The individual insurance market saw five years of significant change under the ACA—and there are lessons for policymakers to take away from both the successes and failures, a new study shows.
Researchers at Georgetown University looked back at how the Affordable Care Act impacted the individual insurance markets between 2014 and 2019 and found that the healthcare law’s vulnerability to ongoing policy change “serves as both a lesson and a warning” for future reformers.
Sabrina Corlette, co-director of Georgetown’s Center on Health Insurance Reforms and the study’s lead author, told FierceHealthcare that lesson is valuable for potential reform on both the right and left sides of the political spectrum.
“There can be very well-intentioned policies that can have unintended consequences to the stability of the market,” Corlette said.
A change in the magnitude of a Medicare for All single-payer transition or a full repeal of the ACA is not required to have a major impact on the market, she said.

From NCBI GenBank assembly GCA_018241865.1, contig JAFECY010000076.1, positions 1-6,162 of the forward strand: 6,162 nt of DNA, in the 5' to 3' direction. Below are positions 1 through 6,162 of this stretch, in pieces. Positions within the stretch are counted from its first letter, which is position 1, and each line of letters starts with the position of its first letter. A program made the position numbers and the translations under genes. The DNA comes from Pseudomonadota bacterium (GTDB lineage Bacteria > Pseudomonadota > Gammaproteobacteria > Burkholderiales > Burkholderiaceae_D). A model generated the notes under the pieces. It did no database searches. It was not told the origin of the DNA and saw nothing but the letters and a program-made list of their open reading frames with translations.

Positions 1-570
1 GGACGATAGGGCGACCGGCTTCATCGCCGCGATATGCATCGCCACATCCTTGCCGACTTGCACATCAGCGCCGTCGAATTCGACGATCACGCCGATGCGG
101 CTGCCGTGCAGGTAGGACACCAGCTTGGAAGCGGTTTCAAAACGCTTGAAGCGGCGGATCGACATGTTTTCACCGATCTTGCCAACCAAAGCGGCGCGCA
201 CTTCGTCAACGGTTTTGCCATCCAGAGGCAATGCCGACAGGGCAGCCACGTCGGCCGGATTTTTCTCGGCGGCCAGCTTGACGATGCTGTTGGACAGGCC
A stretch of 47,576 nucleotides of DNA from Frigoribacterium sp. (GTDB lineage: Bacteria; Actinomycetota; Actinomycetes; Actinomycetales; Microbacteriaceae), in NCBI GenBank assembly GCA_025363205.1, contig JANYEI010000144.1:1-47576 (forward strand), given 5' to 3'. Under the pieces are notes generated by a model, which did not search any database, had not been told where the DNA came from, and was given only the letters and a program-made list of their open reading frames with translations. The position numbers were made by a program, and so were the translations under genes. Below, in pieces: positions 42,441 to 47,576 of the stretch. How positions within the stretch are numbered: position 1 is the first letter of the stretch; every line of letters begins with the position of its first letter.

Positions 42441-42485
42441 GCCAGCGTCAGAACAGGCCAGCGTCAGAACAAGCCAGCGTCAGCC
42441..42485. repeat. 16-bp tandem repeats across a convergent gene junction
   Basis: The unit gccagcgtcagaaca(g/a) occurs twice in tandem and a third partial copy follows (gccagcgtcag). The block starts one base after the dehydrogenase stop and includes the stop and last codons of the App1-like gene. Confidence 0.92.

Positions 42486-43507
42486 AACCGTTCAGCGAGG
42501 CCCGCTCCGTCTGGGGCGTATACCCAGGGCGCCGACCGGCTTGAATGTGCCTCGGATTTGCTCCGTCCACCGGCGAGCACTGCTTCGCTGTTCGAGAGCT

Whether it’s the design of a public option or Medicare buy-in on one side or growing use of health reimbursement arrangements to buy coverage on the other, even the smallest detail can have a snowball effect on several factors.
“I think there are a lot of lessons to be learned from the ACA—and the fact that fairly small changes in policies can influence the number of insurance companies that are willing and interested in participating,” Corlette said.
Over the course of five years, the ACA’s changes to the individual market did boost coverage and access, though the affordability question has yet to be solved, the study said.
What could the next five years, or next decade, look like for the individual markets? Barring a massive overhaul led by either the Republicans or Democrats, Corlette predicts stable enrollment and modest price changes over time.
If the status quo is maintained, the markets are likely to remain dominated by the same current forces, namely insurers largely focused on the Medicaid market before expanding to the exchanges, such as Centene Corporation and Molina Healthcare.
That’s not likely to lead to much innovation in benefit design and slow expansion into new geographic regions, Corlette said.
“I think it’s still a very vulnerable market,” she said. “This is true of any market that depends on private companies to deliver the benefits—they need policy certainties, and in the absence of that they’re going to be very conservative and risk-averse.”